Tip #4. The rest of the home was fair game.

Once my family had a space that was safe and out of my reach, they completely relaxed and allowed me to go crazy in the rest of the house. I was able to work my way through the kitchen, the family room, the office, and even our bedroom.

I did it at my own pace, worked on things at my own speed, set my own rules, and celebrated my victories.

Tip #5. Start out slowly.

Pick one room or one space in your home to work on; I suggest the nightstand next to your bed. That is not only a simple spot to focus on first, but it will also be an area that you will benefit from most. 

Once you have that little success and major win under your belt, you can focus on a larger area like your bedroom.

If you find boxes or piles of his things, set them off to the side. When you are able, ask him to relocate those items to “his” area so he can work through those things on his own time. Remember, slow and steady is not only the best approach for you but for your spouse as well.


Positive Results you can Hope to See

As I worked my way through the home, a funny thing happened. My family started to notice.

They slowly began to see the beauty of an uncluttered room. How easy it was to find things for both them and myself. And how quickly it took to pick up a room at the end of the day.

They started to notice that my once short fuse was now much longer. I no longer got frustrated by the state of a room. I no longer got annoyed because I couldn’t find what I was looking for. I no longer jumped on one foot, howling in pain after trampling on a random piece of something sharp and pointy.

Then, something even more magical happened.

My family started to declutter too. My husband actually started to go through some of his collections and pare down on the vast amount that he had. Some got relocated out to the barn, other items got relocated to the garage. And before I knew it the rec room that used to give me the heebie-jeebies was now a room I actually wanted to hang out in.

Then, even more mind-blowing, my kids actually started picking up the rooms. Now don’t get me wrong, they didn’t turn into Martha Stewart overnight! What did happen however was the floor became noticeable, something I hadn’t seen for years.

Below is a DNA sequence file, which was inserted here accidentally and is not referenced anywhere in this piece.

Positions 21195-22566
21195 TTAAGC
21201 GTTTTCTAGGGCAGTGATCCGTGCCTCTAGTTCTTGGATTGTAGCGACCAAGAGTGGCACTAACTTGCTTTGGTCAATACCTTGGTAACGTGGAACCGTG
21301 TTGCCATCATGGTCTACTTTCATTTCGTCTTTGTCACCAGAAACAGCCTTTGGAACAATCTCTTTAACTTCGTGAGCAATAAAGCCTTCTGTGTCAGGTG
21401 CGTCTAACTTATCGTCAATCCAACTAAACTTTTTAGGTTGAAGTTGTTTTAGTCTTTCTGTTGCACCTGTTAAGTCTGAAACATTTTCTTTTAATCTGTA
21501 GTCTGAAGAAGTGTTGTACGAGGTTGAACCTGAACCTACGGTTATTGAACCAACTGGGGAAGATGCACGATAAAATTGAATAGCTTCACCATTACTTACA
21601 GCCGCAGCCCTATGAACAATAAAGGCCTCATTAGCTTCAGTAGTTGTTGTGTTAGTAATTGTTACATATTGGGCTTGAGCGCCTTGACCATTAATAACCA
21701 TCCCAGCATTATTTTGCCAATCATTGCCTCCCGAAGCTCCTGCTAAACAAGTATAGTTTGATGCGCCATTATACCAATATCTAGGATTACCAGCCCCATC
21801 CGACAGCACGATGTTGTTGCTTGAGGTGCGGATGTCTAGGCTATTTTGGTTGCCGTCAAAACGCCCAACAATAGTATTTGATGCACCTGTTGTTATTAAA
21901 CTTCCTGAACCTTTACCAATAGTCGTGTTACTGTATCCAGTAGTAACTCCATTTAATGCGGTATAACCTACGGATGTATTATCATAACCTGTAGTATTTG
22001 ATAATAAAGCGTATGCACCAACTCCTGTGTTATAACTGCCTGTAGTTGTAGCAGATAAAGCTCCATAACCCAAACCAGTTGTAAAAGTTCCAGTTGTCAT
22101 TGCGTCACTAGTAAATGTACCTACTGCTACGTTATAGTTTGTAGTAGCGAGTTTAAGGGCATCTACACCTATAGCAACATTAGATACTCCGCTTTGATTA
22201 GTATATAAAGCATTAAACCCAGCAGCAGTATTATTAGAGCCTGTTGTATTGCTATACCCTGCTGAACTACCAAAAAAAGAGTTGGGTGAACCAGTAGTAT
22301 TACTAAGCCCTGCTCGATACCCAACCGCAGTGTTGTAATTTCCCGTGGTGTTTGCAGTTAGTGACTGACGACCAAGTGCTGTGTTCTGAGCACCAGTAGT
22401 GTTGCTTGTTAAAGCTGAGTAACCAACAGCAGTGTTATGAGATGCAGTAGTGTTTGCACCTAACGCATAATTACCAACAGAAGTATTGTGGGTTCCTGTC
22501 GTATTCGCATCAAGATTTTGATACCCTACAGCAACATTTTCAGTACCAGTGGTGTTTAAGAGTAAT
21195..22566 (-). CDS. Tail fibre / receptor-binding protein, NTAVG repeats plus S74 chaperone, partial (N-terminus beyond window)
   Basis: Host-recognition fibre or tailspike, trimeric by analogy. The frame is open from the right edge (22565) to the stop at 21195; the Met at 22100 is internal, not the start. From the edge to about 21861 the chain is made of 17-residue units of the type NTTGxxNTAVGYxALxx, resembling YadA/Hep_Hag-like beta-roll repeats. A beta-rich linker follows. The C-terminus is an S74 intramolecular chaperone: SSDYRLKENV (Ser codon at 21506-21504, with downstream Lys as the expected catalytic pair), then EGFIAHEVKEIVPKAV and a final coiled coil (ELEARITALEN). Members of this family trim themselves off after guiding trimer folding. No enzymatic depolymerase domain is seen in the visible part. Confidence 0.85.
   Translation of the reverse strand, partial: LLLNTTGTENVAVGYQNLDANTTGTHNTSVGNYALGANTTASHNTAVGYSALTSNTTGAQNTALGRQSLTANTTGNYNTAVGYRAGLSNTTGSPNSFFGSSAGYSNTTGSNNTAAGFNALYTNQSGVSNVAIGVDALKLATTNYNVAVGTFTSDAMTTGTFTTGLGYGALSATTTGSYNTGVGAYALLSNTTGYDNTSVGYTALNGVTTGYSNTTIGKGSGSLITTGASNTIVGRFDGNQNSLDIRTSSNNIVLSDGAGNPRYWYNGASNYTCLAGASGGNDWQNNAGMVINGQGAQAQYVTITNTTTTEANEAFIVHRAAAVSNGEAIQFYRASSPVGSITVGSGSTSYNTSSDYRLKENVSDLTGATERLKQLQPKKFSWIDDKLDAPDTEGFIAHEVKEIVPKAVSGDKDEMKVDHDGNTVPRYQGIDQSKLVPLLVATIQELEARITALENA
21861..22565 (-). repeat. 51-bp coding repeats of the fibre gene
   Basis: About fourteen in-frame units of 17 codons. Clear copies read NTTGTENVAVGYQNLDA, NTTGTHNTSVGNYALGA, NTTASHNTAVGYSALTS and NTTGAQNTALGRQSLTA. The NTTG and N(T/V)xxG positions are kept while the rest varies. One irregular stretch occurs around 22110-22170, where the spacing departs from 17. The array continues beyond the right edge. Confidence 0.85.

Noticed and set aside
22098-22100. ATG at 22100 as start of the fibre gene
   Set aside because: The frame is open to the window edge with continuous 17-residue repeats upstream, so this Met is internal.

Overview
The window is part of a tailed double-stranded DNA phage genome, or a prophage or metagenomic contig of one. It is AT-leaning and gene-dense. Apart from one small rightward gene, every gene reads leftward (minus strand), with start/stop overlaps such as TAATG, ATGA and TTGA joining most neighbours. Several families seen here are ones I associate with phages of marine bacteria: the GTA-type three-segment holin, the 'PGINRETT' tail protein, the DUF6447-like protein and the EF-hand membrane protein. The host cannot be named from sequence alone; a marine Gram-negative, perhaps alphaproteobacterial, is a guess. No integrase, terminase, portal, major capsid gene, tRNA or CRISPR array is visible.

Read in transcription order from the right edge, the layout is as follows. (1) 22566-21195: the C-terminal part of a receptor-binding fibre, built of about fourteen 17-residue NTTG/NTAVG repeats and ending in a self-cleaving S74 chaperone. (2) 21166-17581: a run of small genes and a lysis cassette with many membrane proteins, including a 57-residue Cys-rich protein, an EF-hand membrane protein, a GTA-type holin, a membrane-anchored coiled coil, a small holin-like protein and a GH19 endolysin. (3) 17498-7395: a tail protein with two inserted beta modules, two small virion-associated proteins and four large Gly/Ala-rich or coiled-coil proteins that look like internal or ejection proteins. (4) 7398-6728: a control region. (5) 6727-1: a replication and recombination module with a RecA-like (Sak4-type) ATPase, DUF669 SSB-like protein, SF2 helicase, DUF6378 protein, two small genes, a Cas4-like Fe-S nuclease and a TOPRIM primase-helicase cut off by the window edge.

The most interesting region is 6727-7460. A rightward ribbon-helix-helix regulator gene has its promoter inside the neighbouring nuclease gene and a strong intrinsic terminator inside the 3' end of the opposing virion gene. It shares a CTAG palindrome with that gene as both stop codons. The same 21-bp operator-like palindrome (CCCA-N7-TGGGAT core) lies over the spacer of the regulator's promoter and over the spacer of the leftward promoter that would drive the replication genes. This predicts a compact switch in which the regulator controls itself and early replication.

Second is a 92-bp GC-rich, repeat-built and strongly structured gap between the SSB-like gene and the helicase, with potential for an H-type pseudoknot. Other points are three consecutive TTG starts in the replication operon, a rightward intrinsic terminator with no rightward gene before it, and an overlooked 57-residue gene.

It is still amazing to me how much my example change their entire viewpoint. And maybe that is the biggest tip of all.

Lead by example.

Help your family to see the results of your hard work and the positive changes that take place in your entire mentality.

When you can show them the benefits of living with less, even if it is only in one room, that might be all the proof they need. And, get ready for what happens next. Your family taking the reigns and cleaning out a bit of their own clutter and stuff.

It’s true, they may not become your partner in crime ready to clean out the entire home from top to bottom, but they may be more willing to keep things put away and off the floor for good. And that right there might be a victory worth fighting for.

Lead by positive example and let your family work their way over to your side in their own time.

Do you have tips that you used to help your messy family declutter? Share them in the comments below. I would love to hear from you!

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One Comment

  1. Love the ideas.
    I now leave a laundry basket in the master closet. When I am getting dressed, I will grab something first , that I haven’t worn in awhile , try it on and if it doesn’t fit or I don’t like it – into the basket .
    Sometimes two or more items. It is effortless and is getting things out of my closet without spending hours trying on clothes. Now my husband does it too